Lebanese crisis deepens, army deployed
Beirut - Lebanese troops backed by tanks tightened security around government buildings in Beirut on Thursday, as the political rift between the country's rivalling factions deepened.
Army tanks were seen taking up position around the government palace and the residence of caretaker Prime Minister Saad Hariri, in downtown Beirut.
A Lebanese security source told the German Press Agency dpa that the move came after opposition figures close to the Shi'ite movement Hezbollah hinted that their followers were ready to take street actions.
Lebanon is experiencing one of its worst political crisis since the 1975-1990 civil war.
The political turmoil started when Lebanon's national unity government collapsed on January 12th, after Hezbollah and their allies withdrew from the cabinet to protest against Hariri's reluctance to cut ties with a UN tribunal that is probing the death of his father, former premier Rafik Hariri.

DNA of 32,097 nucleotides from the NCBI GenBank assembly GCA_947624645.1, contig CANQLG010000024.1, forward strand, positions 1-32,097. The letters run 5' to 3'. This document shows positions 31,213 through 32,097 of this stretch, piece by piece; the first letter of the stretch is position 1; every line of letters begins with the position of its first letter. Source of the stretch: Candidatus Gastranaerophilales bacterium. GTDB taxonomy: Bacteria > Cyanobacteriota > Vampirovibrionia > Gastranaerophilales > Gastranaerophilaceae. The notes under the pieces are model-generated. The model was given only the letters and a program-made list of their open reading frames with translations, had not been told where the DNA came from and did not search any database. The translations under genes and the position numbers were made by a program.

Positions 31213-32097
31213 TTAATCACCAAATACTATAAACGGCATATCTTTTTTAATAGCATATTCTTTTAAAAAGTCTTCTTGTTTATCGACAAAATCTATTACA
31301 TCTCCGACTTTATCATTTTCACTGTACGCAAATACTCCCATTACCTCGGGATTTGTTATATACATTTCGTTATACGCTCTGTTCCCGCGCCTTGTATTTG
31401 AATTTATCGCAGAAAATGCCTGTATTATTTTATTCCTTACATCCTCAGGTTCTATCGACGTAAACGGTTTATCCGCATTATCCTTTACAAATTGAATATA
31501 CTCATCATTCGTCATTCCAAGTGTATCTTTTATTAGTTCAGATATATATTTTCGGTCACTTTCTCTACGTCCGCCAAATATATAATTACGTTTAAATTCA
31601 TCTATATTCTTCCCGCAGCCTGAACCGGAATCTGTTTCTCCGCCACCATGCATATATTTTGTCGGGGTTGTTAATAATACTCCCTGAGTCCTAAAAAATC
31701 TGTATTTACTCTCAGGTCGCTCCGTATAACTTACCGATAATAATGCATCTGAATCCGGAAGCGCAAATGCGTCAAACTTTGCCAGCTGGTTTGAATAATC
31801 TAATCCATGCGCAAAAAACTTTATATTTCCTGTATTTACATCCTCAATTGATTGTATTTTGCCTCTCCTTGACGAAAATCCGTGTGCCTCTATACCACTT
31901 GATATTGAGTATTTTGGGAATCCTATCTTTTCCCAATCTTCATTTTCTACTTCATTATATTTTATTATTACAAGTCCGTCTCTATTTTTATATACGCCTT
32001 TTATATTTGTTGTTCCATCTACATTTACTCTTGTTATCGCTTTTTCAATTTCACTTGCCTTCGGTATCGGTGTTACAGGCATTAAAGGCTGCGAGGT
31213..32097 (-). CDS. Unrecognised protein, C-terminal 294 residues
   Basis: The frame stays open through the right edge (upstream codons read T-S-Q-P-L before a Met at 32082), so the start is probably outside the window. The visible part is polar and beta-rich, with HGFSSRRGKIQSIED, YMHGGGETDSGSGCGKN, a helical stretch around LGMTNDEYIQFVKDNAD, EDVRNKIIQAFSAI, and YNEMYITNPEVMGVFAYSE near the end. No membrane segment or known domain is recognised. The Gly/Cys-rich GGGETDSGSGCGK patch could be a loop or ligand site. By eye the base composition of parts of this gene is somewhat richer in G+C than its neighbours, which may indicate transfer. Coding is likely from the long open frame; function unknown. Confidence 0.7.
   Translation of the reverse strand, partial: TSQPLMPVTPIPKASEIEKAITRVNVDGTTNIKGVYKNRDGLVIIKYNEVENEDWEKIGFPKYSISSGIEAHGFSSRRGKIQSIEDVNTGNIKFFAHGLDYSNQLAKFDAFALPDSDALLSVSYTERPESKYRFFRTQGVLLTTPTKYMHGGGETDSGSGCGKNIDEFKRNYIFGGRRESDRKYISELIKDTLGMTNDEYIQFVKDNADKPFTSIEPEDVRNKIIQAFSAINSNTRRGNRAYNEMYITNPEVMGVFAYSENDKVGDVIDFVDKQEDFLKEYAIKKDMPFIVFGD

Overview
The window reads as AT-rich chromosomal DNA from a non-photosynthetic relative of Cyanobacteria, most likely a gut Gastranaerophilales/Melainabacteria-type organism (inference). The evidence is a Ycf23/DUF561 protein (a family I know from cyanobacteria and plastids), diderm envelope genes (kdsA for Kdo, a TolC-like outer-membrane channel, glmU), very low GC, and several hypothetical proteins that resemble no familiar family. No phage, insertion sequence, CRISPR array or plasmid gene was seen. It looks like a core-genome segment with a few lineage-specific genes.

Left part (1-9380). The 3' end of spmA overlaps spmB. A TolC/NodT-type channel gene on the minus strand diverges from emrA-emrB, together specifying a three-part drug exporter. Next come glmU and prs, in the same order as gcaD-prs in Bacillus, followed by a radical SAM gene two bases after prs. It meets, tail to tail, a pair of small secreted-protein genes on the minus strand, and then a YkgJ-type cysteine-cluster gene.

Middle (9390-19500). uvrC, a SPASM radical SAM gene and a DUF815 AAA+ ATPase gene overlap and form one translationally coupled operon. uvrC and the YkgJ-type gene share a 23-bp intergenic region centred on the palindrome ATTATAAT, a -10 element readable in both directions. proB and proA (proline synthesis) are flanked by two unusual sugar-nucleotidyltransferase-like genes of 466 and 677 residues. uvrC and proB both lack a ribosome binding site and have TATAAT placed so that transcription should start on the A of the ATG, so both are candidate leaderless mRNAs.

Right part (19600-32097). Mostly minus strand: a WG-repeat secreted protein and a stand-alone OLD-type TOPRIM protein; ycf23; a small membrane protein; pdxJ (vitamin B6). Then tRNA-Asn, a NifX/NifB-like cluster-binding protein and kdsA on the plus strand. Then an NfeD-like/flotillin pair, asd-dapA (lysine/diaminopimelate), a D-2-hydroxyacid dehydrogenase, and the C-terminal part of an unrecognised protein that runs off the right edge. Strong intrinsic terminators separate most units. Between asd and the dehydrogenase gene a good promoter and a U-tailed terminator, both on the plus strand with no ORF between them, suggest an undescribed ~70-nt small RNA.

Talks and tribunals
Hezbollah fears being implicated by the court's prosecutor, Daniel Bellemare, who has filed confidential draft indictments to the Special Tribunal for Lebanon's pre-trial judge, Daniel Fransen.
Tension in Lebanon has prompted regional players such Syria, Qatar, Turkey and Saudi Arabia to intervene in a bid to mediate in a crisis that many fear could lead to new civil strife in Lebanon.
The foreign minister of Turkey and the prime minister of Qatar arrived in Beirut this week to hold lengthy talks with Lebanese officials.
But the two officials left Beirut early on Thursday, saying they were suspending their mediation effort until they consult with their leaderships.
A joint statement issued by Turkey's Ahmet Davutoglu and Qatar's Sheikh Hamad bin Jassim bin Jaber Al Thani said that "due to some reservations, we have decided to stop our efforts at this moment and leave Beirut to consult with our leaderships."